Max Ritvo studied under Louise Glück at Yale, taught poetry at Columbia University, and was an editor of Parnassus. His collection Four Reincarnations appeared posthumously from Milkweed Editions. In August, he died at 25 from a rare pediatric cancer, which was the subject of many of his dazzling, edgy poems. Read more about him in his New York Times obituary. I discovered his work in the Iowa Review just days before I learned of his passing. In “Leisure-Loving Man Suffers Untimely Death”, he wrote:

Sure, I wish my imagination well,
wherever it is. But now

I have sleep to fill. Every night
I dream I have a bucket

and move clear water from a hole
to a clear ocean. A robot’s voice barks

This is sleep. This is sleep.
I’d drink the water, but I’m worried the next

night I’d regret it.
I might need every last drop. Nobody will tell me.

Boston Review in 2015 featured a seven-poem sampler of his work, selected by Lucie Brock-Broido. Here is the beginning of “Afternoon”:

When I was about to die
my body lit up
like when I leave my house
without my wallet.
What am I missing? I ask
patting my chest
pocket.
and I am missing everything living
that won’t come with me
into this sunny afternoon
—my body lights up for life
like all the wishes being granted in a fountain
at the same instant—
all the coins burning the fountain dry—
and I give my breath
to a small bird-shaped pipe.
My favorite is “Poem to My Litter”, published in The New Yorker this past June. In tones that are tender, sardonic, and melancholy, this poem addresses the laboratory mice that have been engineered to carry his tumors in hopes of finding a cure.

I want my mice to be just like me. I don’t have any children.
I named them all Max. First they were Max 1, Max 2,

but now they’re all just Max. No playing favorites.
They don’t know they’re named, of course.

They’re like children you’ve traumatized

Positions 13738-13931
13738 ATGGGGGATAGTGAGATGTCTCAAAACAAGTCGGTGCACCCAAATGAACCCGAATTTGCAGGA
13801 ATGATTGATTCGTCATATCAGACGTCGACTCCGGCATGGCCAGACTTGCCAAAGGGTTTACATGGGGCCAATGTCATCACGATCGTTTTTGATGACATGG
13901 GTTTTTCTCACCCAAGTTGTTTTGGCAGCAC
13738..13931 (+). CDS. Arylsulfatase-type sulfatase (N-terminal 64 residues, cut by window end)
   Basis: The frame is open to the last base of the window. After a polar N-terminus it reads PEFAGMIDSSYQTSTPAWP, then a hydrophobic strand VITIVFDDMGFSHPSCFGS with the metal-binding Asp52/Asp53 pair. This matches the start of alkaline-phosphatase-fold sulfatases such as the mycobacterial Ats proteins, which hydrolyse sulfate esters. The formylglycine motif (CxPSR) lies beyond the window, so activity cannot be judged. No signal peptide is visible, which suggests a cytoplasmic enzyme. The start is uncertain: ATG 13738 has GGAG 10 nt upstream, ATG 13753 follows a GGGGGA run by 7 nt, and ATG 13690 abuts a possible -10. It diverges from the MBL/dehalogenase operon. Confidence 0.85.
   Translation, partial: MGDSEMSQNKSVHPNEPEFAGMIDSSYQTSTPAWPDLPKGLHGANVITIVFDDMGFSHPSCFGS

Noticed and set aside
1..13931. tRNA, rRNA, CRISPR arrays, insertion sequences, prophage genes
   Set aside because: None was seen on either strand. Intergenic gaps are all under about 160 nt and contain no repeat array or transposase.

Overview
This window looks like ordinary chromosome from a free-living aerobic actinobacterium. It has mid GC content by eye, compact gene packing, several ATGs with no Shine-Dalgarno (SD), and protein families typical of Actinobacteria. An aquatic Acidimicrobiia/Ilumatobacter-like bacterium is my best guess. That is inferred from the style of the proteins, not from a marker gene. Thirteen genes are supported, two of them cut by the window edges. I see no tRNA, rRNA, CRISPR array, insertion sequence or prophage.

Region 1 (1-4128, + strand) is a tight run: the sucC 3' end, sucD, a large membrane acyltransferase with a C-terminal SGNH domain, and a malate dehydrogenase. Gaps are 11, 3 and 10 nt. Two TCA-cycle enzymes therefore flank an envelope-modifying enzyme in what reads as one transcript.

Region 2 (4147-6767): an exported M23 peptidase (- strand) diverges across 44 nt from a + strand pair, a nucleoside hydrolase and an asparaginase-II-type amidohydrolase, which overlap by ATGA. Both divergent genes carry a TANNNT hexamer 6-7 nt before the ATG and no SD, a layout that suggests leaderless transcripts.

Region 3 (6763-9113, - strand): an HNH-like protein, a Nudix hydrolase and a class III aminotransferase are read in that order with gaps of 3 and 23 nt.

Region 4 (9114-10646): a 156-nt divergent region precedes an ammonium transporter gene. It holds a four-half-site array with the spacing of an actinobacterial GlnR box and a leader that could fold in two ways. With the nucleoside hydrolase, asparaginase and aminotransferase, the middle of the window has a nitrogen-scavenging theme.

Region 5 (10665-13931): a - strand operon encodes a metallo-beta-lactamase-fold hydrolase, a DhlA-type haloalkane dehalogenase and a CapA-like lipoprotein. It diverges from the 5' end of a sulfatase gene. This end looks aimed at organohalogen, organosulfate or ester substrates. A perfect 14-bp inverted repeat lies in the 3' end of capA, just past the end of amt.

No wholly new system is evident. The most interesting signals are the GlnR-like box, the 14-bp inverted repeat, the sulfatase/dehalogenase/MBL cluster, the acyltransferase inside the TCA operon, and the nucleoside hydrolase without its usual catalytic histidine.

and tortured so they won’t let you visit.

I hope, Maxes, some good in you is of me.
Even my suffering is good, in part.

Brigit Pegeen Kelly received the Yale Series of Younger Poets Prize, a Whiting Award, a Guggenheim Fellowship, and numerous other honors. She passed away last month at the age of 65. When the news broke, my poet friends on Facebook shared many of her sensual, profound poems. I was especially moved by “The Leaving”, from her debut collection, To the Place of Trumpets. It begins, “My father said I could not do it,/but all night I picked the peaches.” Instead of a literal narrative about girl power or individuation, though, the harvest becomes a mythic task that stands in for every occasion when faithfulness to mundane work brought us into transcendence:

I put the peaches in the pond’s cold water,
all night up the ladder and down, all night my hands
twisting fruit as if I were entering a thousand doors,
all night my back a straight road to the sky.
And then out of its own goodness, out
of the far fields of the stars, the morning came,
and inside me was the stillness a bell possesses
just after it has been rung, before the metal
begins to long again for the clapper’s stroke.

In a similar vein, she wrote in “Blessed is the Field”:

In the late heat the snakeroot and goldenrod run high,
White and gold, the steaming flowers, green and gold,
The acid-bitten leaves….It is good to say first

An invocation. Though the words do not always
Seem to work. Still, one must try. Bow your head.
Cross your arms. Say: Blessed is the day. And the one

Who destroys the day. Blessed is this ring of fire
In which we live….How bitter the burning leaves.
How bitter and sweet.

Lucia Perillo was a MacArthur Foundation fellow and a Pulitzer Prize finalist for her 2010 collection Inseminating the Elephant. Diagnosed with multiple sclerosis at 30, she passed away in October at the age of 58. From the New York Times obituary: